After 11,000 Hard miles, my 2004 Kawasaki ZX10R clutches finally gave out !! I was in debate if should go with OEM or aftermarket.
I decided to go with Barnette Fibers and Steel Plates. The Barnette springs are Waaayyyy to stiff so i reused the factory springs. The only thing new to me was changing clutches on a bike with a slipper clutch installed.
To start, you can buy a standard Barnette ZX10R kit that includes 9 fibers and 8 steel plates. This is if you are either not going to use the anit chatter plate and fiber, orreuse the anti chatter plate and fiber. If you do decide to reuse the antichatter plate and fiber, you should buy (sold seperate) the additional fiber.
Normally i start off by tossing the new fibers in some fresh oil right when im ready to start to take the bike apart.
Why? to tell the truth im not sure. I guess it gets everything nice and soaked so there will not be any dry spots.
After remove the lower body cover and drain your oil. (its a good idea to change your oil and filter just in case any small fibers from the old clutch is floating around.
After removing the outside cover, remove the 6 bolts holding the springs in.(or how ever many bolts your bike have)
Once removed you are looking at your Fiber and Plates. IT IS VERY IMPORTANT that you remember the order that the fibers and plates come out. Set yourself up a place next to your work area and place them ontop of each other...fiber..plate..fiber...plate etc.
Im not sure how many bikes come with a antichatter plate. The anti chatter plate is basically two steel plates with a leaf spring type of set up. This keeps everything nice and snug. The new fiber only cost about $10 so to keep it quietI would buy it and use the antichater plate.
After getting all the oldfibers and steels out. assemble the new set next to the old so you can make sure its all in the same order.
Since I was reusing the Antichatter plate. I took a piece of 1200 grit sand paper to slightly clean off the smooth glaze on the surface. I did this on both sides.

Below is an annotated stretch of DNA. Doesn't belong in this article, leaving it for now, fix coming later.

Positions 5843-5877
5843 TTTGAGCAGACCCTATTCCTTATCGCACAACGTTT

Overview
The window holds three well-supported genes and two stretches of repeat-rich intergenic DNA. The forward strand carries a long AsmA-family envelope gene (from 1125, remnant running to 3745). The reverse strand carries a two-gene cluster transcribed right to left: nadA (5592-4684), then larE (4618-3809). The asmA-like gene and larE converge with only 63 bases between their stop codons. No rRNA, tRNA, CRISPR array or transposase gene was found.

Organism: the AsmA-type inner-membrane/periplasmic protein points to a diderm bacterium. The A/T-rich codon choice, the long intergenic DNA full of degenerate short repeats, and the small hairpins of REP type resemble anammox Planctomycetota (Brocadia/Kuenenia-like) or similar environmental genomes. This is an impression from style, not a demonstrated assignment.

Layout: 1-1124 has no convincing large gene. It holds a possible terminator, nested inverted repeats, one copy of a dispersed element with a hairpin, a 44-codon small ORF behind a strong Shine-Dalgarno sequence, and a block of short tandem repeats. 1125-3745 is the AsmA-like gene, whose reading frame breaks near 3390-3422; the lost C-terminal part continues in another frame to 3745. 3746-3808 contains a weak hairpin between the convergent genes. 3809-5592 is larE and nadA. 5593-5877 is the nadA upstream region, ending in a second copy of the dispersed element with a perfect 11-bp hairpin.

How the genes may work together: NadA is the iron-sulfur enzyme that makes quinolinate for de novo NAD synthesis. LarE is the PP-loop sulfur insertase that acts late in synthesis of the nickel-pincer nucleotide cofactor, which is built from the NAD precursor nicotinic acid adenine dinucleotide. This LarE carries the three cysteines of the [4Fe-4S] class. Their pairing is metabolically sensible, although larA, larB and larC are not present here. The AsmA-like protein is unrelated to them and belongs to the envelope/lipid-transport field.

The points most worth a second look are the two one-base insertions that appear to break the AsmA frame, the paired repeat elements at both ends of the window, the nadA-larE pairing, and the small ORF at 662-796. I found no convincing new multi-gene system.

This is the Difference between the 9 fibers you get in the kit and the seperate fiber you buy seperatly for the antichatter plate. It is a little bit skinnier.
This is the difference between the antichatter plates old fiber (front) and the new Barnette in the rear.
Now that you put all your new fibers and plates together, slide them in the clutch basket the same order it came out
I took the clutch hub and gave it a light sanding also. i used the same 1200 grit paper.
Place the Hub back on and Torque your bike springs to factory specs.
You might need a new gasket, or a little bead of gasket form. I was lucky...I just bolted it back up and it was fine. Dont forget to add new oil and a filter.
I took it out and it had the Ducati dry clutch sound at first..It ended once i took her around the block. I cant say I felt a lot of new found power, but i swear she felt quicker...a more possitive feel.
There is nothing like look at the work you did on your bike. My friends clutch burnt out one week b4 mines. It cost him $900+ at a dealer.....thats way to much.
A fair price for a clutch job is less than 3 Hour Labor (most shops charge $65per hour) plus the cost of fresh oil and filter and parts.
My job cost me:
$170parts + $5.99 filter + $20.99 oil.
So for less than $200 i was back on the road, and I have the confidence that it was done right. I support the local bike shops, but not when it comes to price gougging.